Chaophraya in Newcastle is part of a well-known restaurant group that promises to offer an immersive and authentic dining experience.
The restaurant offers a contemporary dining experience, combining traditional Thai cuisine with modern flair. Their menu features a range of classic and contemporary dishes, including traditional curries, stir-fries, and noodles, as well as unique fusion dishes that combine Thai flavors with other international cuisines.
While exploring Eldon Square in Newcastle after an ELEMIS facial treatment, my mum and I stumbled upon Chaophraya tucked away in a corner of Grey’s Quarter.
As it was a hot day with clear blue skies (quite a rarity in Newcastle), and the Chaophraya in Newcastle has a lovely rooftop terrace. It felt like the perfect place to eat lunch when the weather is nice, soaking up the sun, overlooking Grey’s Monument.
With only ten tables available at the terrace, it’s recommended to book ahead to avoid disappointment. Some have been turned away. Luckily, we visited during a quiet weekday lunchtime and were able to secure a spot without a reservation.
I imagine this area to be just as nice in the evening with the festoon lights switched on and candles lit.
With marble top tables, festoon lighting, hanging birdcage candle holders, and plush seats, it’s somewhat a blogger’s dream and most certainly one of the nicest settings for what was supposed to be a casual mum-daughter lunch.
My mum and I kicked off the year with a spontaneous trip to Thailand so I guess you could our visit to Chaophraya was meant to relive our holiday memories.
The ambiance, vibe, and service were impeccable with no room for complaint. I really did love being seated at the rooftop terrace.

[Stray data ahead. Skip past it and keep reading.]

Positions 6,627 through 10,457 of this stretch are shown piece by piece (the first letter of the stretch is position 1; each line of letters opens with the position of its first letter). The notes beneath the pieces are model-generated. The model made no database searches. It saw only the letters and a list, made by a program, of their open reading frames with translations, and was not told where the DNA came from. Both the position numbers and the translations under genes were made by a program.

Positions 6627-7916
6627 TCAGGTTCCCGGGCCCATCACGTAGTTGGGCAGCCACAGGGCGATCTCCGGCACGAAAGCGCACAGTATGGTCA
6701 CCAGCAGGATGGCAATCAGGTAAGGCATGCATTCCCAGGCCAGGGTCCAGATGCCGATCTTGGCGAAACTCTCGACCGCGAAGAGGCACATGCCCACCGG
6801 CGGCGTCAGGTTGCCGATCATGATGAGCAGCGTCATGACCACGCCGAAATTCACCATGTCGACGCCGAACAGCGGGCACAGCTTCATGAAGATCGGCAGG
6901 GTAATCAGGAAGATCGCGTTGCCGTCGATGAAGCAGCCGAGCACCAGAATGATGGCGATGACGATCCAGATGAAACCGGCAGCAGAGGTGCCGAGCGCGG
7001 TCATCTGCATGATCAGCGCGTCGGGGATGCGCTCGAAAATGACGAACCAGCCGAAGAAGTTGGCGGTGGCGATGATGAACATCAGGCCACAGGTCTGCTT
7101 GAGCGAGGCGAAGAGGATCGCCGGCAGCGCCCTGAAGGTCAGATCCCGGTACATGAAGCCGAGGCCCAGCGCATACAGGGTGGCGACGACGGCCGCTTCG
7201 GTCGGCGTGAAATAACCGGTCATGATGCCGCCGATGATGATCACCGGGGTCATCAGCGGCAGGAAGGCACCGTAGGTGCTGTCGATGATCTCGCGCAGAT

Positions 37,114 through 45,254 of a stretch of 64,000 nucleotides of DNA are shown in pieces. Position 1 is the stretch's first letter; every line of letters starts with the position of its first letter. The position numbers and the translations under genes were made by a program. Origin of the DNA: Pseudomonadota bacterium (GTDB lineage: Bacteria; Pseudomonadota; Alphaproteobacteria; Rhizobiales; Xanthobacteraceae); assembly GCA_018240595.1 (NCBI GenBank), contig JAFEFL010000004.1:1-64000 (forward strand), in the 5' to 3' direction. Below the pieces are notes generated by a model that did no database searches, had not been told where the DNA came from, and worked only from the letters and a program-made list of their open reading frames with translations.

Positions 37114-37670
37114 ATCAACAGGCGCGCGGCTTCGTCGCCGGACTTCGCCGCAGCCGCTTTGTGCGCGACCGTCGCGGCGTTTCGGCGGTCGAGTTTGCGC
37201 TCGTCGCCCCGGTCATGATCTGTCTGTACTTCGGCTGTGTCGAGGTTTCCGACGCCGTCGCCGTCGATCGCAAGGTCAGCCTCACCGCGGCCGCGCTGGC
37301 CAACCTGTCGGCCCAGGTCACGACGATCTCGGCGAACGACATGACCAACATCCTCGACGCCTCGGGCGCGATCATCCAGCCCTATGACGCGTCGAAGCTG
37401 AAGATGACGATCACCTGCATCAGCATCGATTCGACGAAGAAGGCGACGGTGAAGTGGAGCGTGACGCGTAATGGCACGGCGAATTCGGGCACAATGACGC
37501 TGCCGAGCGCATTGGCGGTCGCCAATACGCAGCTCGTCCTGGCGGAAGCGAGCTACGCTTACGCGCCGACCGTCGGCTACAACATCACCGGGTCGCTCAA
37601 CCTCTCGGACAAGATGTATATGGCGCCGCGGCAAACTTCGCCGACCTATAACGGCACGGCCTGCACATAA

However, when it comes to the food, a couple of the dishes did not meet our expectations. I might consider giving it another chance, but the food didn’t match the restaurant’s style or prices. Not uncommon for a chain restaurant, I am aware.
I opted for the chicken green curry, the sauce was fine but the meat was not exceptional. If I were to visit Chaophraya again, I would choose a different dish. The quality of the chicken was not quite up to par; it had a soft texture reminiscent of reformed meat.
My Mum got the set lunch with 4 small dishes and a basket of sticky rice, enough for one person. The dishes were pork skewers, curried noodle soup, Massaman curry, and papaya salad. Papaya salad, one of my favorites, was delicious. Next time, I might order it as a main course.
But… the Kao Soi Gai curried noodle soup wasn’t like any Kao Soi Gai we had in Thailand. I understand it might have been ‘Thai inspired’ but even so, it was no where near. It was a small bowl of congealed noodle that had a ladle of thick sauce with some fried chicken and a random (over) boiled egg on top. It wasn’t a soup.
Growing up in the UK, I understand the idea of fusion food and the adaptation of Asian-inspired cuisine. However, the dish was described as a soup noodle on the menu and this was not an accurate representation. I wouldn’t want anyone to think that this is what Asian food is like – whether it’s adapted or authentic.
As far as I know, Kao Soi Gai is meant to be a soup with crispy fried noodles on top.
Maybe, the bottom line is, that when it comes to Asian food, I’m just very fussy. I felt the exact same way when I took my family to Thaikhun.
Despite this, I appreciate that others may have different experiences and preferences, and I would not discourage anyone from giving Chaophraya a try. Personally, the food at Chaopraya left me underwhelmed 🙁